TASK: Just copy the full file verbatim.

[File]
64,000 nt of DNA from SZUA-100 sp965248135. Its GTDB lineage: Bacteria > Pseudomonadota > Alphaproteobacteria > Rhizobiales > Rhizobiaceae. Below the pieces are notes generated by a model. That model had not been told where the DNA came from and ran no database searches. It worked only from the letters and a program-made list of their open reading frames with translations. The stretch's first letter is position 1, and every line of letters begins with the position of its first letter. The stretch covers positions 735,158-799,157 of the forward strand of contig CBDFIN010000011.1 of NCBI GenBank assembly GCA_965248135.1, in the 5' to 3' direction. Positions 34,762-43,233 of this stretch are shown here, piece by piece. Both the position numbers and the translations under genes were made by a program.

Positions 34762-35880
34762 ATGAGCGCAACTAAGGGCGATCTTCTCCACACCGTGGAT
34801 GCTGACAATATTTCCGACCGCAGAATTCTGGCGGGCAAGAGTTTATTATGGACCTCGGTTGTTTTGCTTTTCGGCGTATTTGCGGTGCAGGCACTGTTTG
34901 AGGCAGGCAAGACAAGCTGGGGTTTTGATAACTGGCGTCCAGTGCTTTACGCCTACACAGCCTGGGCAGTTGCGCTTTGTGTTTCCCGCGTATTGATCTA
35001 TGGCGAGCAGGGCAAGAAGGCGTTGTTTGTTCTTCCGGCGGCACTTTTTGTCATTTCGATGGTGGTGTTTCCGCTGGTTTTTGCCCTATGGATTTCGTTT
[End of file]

64,000 nt of DNA from SZUA-100 sp965248135. Its GTDB lineage: Bacteria > Pseudomonadota > Alphaproteobacteria > Rhizobiales > Rhizobiaceae. Below the pieces are notes generated by a model. That model had not been told where the DNA came from and ran no database searches. It worked only from the letters and a program-made list of their open reading frames with translations. The stretch's first letter is position 1, and every line of letters begins with the position of its first letter. The stretch covers positions 735,158-799,157 of the forward strand of contig CBDFIN010000011.1 of NCBI GenBank assembly GCA_965248135.1, in the 5' to 3' direction. Positions 34,762-43,233 of this stretch are shown here, piece by piece. Both the position numbers and the translations under genes were made by a program.

Positions 34762-35880
34762 ATGAGCGCAACTAAGGGCGATCTTCTCCACACCGTGGAT
34801 GCTGACAATATTTCCGACCGCAGAATTCTGGCGGGCAAGAGTTTATTATGGACCTCGGTTGTTTTGCTTTTCGGCGTATTTGCGGTGCAGGCACTGTTTG
34901 AGGCAGGCAAGACAAGCTGGGGTTTTGATAACTGGCGTCCAGTGCTTTACGCCTACACAGCCTGGGCAGTTGCGCTTTGTGTTTCCCGCGTATTGATCTA
35001 TGGCGAGCAGGGCAAGAAGGCGTTGTTTGTTCTTCCGGCGGCACTTTTTGTCATTTCGATGGTGGTGTTTCCGCTGGTTTTTGCCCTATGGATTTCGTTT